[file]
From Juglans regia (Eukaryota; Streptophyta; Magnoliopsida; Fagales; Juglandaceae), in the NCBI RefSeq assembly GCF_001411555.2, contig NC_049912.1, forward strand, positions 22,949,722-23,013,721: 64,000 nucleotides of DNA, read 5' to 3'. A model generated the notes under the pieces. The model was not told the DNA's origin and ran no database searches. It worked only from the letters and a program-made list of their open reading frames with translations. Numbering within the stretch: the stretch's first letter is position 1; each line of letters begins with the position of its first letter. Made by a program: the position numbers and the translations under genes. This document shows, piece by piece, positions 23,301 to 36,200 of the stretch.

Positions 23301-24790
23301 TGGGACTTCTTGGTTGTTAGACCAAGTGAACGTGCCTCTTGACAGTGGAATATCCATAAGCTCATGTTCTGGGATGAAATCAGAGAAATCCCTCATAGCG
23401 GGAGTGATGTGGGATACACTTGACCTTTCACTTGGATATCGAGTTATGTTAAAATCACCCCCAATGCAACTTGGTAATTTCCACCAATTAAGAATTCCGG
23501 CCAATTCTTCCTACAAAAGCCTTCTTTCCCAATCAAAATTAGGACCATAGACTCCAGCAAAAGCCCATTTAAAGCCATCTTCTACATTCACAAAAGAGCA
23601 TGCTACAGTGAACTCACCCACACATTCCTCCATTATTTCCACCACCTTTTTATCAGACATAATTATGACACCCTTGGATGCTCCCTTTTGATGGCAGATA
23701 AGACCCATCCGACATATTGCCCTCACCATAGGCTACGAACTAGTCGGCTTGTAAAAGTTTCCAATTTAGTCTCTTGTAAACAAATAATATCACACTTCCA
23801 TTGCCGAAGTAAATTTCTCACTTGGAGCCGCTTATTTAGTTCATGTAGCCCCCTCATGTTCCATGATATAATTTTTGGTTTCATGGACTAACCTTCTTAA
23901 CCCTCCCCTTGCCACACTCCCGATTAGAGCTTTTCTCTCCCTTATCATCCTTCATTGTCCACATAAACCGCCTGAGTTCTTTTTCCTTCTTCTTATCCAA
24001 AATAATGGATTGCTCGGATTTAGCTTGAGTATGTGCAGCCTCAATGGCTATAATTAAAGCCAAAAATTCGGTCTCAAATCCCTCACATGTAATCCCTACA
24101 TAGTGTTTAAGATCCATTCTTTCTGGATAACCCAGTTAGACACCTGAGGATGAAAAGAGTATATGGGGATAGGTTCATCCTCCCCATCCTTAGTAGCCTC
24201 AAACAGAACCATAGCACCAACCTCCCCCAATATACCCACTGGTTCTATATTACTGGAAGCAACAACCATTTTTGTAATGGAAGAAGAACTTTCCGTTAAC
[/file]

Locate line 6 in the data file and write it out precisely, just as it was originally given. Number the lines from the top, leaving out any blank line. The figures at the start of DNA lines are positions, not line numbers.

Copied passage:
23601 TGCTACAGTGAACTCACCCACACATTCCTCCATTATTTCCACCACCTTTTTATCAGACATAATTATGACACCCTTGGATGCTCCCTTTTGATGGCAGATA